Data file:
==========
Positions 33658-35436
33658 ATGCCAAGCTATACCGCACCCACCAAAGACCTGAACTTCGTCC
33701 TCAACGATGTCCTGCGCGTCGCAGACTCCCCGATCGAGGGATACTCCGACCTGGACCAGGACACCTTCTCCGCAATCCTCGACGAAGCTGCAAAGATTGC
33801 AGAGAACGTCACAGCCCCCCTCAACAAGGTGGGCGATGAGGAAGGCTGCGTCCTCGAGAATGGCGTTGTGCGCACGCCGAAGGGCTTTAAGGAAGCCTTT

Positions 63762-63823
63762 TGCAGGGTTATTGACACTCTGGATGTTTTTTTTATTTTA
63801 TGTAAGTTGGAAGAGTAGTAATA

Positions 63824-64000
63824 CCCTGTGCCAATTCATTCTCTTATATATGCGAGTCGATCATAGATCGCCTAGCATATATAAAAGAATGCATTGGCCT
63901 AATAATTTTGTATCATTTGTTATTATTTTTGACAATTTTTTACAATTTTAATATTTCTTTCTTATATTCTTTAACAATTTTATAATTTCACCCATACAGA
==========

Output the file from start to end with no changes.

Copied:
Positions 33658-35436
33658 ATGCCAAGCTATACCGCACCCACCAAAGACCTGAACTTCGTCC
33701 TCAACGATGTCCTGCGCGTCGCAGACTCCCCGATCGAGGGATACTCCGACCTGGACCAGGACACCTTCTCCGCAATCCTCGACGAAGCTGCAAAGATTGC
33801 AGAGAACGTCACAGCCCCCCTCAACAAGGTGGGCGATGAGGAAGGCTGCGTCCTCGAGAATGGCGTTGTGCGCACGCCGAAGGGCTTTAAGGAAGCCTTT

Positions 63762-63823
63762 TGCAGGGTTATTGACACTCTGGATGTTTTTTTTATTTTA
63801 TGTAAGTTGGAAGAGTAGTAATA

Positions 63824-64000
63824 CCCTGTGCCAATTCATTCTCTTATATATGCGAGTCGATCATAGATCGCCTAGCATATATAAAAGAATGCATTGGCCT
63901 AATAATTTTGTATCATTTGTTATTATTTTTGACAATTTTTTACAATTTTAATATTTCTTTCTTATATTCTTTAACAATTTTATAATTTCACCCATACAGA